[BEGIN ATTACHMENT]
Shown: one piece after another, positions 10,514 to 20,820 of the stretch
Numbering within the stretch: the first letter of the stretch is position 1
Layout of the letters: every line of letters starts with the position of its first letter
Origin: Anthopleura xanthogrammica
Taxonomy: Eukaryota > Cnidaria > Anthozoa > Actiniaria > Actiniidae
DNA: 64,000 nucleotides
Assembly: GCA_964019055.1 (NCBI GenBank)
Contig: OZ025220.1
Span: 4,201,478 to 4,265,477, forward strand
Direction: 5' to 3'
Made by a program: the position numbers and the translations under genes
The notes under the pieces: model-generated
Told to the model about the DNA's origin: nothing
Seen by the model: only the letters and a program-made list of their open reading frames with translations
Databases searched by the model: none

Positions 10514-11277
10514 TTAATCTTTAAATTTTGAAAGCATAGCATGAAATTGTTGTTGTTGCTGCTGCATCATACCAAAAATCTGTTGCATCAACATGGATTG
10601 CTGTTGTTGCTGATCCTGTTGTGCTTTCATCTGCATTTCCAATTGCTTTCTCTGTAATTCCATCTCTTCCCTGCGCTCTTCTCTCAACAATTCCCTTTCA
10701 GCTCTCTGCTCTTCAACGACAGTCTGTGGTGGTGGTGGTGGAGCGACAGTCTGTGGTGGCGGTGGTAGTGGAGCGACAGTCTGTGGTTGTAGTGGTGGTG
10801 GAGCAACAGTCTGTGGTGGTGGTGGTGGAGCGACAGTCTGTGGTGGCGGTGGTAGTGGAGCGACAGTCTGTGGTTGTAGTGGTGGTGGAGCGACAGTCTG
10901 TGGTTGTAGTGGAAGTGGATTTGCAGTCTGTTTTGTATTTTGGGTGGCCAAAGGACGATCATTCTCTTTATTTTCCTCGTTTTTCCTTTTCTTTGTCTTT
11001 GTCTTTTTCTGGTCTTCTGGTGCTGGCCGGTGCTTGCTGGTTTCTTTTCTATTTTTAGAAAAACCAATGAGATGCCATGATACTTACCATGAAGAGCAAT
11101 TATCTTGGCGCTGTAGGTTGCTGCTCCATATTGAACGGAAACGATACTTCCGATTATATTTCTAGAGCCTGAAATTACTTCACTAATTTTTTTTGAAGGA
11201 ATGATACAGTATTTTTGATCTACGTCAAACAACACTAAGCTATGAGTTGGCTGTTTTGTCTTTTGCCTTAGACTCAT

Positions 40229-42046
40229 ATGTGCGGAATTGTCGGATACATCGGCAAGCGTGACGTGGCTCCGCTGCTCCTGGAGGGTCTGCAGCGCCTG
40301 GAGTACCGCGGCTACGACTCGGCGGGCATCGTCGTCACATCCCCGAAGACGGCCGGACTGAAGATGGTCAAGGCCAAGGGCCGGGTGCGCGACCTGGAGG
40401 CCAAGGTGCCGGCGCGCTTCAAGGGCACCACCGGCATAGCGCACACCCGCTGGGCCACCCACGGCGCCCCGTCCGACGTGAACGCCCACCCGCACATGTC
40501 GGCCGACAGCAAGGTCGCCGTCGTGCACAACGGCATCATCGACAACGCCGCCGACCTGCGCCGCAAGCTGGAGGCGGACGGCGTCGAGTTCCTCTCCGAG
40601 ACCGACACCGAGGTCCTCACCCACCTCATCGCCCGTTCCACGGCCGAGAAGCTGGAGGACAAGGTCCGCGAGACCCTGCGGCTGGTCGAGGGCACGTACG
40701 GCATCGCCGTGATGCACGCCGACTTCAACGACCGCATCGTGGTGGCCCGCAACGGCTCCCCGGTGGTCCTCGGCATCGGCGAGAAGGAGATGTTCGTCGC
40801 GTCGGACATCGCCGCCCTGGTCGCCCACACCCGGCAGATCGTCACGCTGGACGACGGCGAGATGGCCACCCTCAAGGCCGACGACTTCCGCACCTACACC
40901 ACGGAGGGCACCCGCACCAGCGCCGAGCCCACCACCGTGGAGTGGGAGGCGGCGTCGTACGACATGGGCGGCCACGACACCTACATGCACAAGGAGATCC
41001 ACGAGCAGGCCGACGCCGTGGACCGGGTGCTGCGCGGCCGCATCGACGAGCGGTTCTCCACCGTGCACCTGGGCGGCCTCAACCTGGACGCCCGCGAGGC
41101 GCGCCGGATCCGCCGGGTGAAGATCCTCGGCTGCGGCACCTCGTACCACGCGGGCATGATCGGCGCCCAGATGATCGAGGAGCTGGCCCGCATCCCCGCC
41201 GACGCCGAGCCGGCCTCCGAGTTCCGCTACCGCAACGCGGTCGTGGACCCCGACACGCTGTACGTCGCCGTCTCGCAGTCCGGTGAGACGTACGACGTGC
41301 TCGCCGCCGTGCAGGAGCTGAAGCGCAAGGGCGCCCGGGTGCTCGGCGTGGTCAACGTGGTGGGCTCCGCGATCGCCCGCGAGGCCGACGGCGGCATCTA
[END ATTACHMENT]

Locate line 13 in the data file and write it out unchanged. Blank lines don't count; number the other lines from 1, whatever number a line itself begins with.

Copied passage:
Told to the model about the DNA's origin: nothing